Monday, January 16, 2006


Two weeks ago I visited Accra, Ghana. I had heard so many great things about the city and had to see it for myself. My travels around Africa had been limited to a woeful grand total of 2 countries (Sierra Leone and Benin Republic). Now that I'm back home, I intend to raise that number significantly.

I think you can tell a lot about a city by how clean and efficiently-run the airport is. And if Kotoka Airport was anything to go by, Accra would be miles above Lagos. Indeed in terms of cleanliness and orderliness, Accra was a model for Lagos as far as I was concerned. There was a clearly-marked information desk where we were told when to expect the next hotel shuttle.

On the way to the hotel, the spacious, well-tarred roads with ample medians and sidewalks spoke volumes of the city government's dedication to maintaining pleasant driving conditions. In the days that followed I could not help noticing how dutifully Ghanian drivers paid attention to the traffic lights and road signs, as well as adhering to basic driving safety rules. There was also a noticeable absence of that plague of Lagos roads: Okadas. Driving around Accra was a pleasure.

Accra StreetAccra Street. See how PATIENTLY the cars wait, well BEHIND the road markings, for pedestrians to cross the street.

In our time there, my brother, sister and I visited Makolo Market; the University of Ghana at Legon; the National Cultural Center; the Elmina and Cape Coast Castles down in Cape Coast; Accra's own Oxford Street in the commercial district of Osu (where we stumbled upon the flagship store of the very popular Woodin fabrics) and Aburi Botanical Gardens. It was a fairly lazy trip in that we did not cram our days full with sight-seeing, but instead took our time in getting-up and lounging around the hotel before, in-between and after going out. Ghana is so close that I know I can return and see more of the things I did not get the chance to this time around.

University of Ghana at LegonThe University of Ghana at Legon. While we were there, I caught myself constantly comparing it to the University of Lagos. Unlike UNILAG, Legon's campus grounds were beautiful and obviously well cared for, and the buildings all looked like they had just had a fresh coat of paint. It actually looked like a really nice estate.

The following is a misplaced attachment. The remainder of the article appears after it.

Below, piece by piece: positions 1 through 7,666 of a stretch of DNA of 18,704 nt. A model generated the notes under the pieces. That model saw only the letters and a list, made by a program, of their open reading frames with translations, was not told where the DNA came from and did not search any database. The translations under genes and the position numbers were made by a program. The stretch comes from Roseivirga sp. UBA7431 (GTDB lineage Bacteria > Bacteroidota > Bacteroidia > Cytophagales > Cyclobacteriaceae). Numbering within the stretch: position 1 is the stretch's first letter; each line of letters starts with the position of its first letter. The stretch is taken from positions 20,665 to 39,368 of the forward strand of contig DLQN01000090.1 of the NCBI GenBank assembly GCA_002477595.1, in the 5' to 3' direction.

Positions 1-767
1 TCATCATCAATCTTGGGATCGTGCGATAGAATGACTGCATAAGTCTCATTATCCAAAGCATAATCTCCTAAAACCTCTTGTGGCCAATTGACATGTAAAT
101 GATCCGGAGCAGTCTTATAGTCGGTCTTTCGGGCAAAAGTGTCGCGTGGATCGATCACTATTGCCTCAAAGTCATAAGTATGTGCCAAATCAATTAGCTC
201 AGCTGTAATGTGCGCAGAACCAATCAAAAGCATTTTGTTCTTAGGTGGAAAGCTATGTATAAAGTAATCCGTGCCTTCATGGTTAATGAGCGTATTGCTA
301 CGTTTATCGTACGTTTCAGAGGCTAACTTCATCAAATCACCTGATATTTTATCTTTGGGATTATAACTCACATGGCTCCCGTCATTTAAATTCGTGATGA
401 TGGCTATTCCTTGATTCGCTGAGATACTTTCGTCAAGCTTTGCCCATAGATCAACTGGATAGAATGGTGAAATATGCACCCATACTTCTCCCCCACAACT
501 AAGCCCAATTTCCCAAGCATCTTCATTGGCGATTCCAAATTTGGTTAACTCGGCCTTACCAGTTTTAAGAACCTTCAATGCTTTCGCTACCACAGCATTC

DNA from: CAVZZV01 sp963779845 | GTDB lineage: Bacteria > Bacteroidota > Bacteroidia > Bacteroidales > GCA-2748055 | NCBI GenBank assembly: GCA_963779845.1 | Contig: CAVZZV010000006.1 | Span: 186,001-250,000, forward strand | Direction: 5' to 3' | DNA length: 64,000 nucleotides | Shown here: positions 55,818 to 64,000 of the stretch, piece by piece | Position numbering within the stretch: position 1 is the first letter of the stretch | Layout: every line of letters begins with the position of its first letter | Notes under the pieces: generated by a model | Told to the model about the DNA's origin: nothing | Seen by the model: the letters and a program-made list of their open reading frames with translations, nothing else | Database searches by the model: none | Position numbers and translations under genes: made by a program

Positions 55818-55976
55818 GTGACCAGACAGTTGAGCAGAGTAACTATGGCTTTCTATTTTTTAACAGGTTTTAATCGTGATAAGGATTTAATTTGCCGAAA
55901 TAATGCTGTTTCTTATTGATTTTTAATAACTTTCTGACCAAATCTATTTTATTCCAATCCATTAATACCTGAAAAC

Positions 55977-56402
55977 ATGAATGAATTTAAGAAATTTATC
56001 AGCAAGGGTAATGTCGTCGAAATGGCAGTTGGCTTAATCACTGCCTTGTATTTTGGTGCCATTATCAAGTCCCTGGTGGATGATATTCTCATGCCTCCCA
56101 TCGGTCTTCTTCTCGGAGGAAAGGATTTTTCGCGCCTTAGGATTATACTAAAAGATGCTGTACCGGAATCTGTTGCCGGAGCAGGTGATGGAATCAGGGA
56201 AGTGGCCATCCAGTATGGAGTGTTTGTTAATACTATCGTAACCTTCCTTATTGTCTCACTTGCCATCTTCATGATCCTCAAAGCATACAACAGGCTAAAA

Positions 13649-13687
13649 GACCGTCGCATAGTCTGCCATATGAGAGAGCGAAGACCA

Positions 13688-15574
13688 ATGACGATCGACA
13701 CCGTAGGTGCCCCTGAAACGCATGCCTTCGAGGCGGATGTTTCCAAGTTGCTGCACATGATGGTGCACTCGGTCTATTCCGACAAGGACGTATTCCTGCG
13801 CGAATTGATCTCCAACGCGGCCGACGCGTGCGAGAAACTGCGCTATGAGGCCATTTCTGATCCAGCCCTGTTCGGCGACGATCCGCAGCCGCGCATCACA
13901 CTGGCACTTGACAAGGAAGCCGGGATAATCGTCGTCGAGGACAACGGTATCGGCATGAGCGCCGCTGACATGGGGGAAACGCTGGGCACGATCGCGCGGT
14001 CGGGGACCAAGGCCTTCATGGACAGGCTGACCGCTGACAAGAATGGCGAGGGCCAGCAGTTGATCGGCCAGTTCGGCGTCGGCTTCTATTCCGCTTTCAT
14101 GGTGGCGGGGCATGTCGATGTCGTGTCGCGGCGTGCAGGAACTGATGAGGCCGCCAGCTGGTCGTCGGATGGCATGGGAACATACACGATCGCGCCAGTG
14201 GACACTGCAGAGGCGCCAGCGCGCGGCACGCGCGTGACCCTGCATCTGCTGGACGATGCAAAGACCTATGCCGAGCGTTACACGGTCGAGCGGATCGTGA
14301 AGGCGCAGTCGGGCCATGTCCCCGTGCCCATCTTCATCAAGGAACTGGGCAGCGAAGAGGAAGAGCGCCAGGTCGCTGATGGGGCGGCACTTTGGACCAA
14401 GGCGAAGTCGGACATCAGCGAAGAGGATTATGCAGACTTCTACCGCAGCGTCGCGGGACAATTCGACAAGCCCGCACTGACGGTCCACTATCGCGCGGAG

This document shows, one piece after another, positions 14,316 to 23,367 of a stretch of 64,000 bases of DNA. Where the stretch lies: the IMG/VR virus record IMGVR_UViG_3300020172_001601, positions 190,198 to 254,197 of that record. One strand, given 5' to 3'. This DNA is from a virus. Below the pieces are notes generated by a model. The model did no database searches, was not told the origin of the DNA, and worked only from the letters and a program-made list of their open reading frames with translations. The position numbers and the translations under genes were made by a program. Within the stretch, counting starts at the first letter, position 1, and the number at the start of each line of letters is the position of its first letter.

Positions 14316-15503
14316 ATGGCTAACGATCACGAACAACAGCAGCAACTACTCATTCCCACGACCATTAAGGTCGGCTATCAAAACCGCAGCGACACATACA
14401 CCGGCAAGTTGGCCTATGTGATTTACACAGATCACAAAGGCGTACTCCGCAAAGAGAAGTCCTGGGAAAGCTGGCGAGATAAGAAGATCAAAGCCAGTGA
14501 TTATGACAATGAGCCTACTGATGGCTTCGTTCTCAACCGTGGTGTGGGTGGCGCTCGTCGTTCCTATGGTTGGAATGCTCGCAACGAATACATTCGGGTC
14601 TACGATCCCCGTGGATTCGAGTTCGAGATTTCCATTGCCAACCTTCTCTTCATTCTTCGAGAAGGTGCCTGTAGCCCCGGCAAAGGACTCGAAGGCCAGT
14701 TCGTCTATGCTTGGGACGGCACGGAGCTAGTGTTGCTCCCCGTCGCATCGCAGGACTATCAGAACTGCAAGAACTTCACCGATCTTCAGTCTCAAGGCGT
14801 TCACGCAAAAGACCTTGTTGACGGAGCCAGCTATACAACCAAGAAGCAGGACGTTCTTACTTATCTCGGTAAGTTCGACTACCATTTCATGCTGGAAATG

Cape Coast CastleCape Coast Castle, the British seat of Slave Trade activities in West Africa. Elmina Castle, which we also visited, was used by the Portuguese and the Dutch respectively to keep captured slaves before shipping them out to different parts of the world.

Aburi Botanical GardensAburi Botanical Gardens. Aburi is about an 45-minute drive from Accra.

I had heard that Accra had recently celebrated 6 (?) years of uninterrupted electricity supply, so it was a rude shock when the electricity went off in our hotel on our last night there. It took close to 20 minutes for the lights to come back on again (no generators??), so it appeared that this loss of electricity was indeed a highly unusual situation. This was later confirmed when we heard an announcement of the city-wide blackout on the radio with a plea to the relevant authorities to quickly remedy the situation. I could not have been more shocked than if I heard of uninterrupted electricity in Lagos for ONE WEEK.

Zenith BankA new Zenith Bank branch seems to be popping-up on almost every other Lagos street these days, but still it was a big surprise to find out that Zenith is in Ghana too!

It is amazing (and sad for Nigeria) when you consider the fact that Ghana is just three years 'older' than us, but yet so far more advanced in so many respects.


Oluniyi David Ajao said...

Ore, its good to know. I just saw your headline on and thought it was a must-read foe me.

I'm a Nigerian, based in Accra Ghana. Its good to know that you found Ghana such a nice place. Not everyone shares your opinion, though.

I was in Lagos, Ibadan and Ijebu-Ode, recently and know the difference between the two countries.

I'd do a full piece about this, very soon, and would let you know when this is done.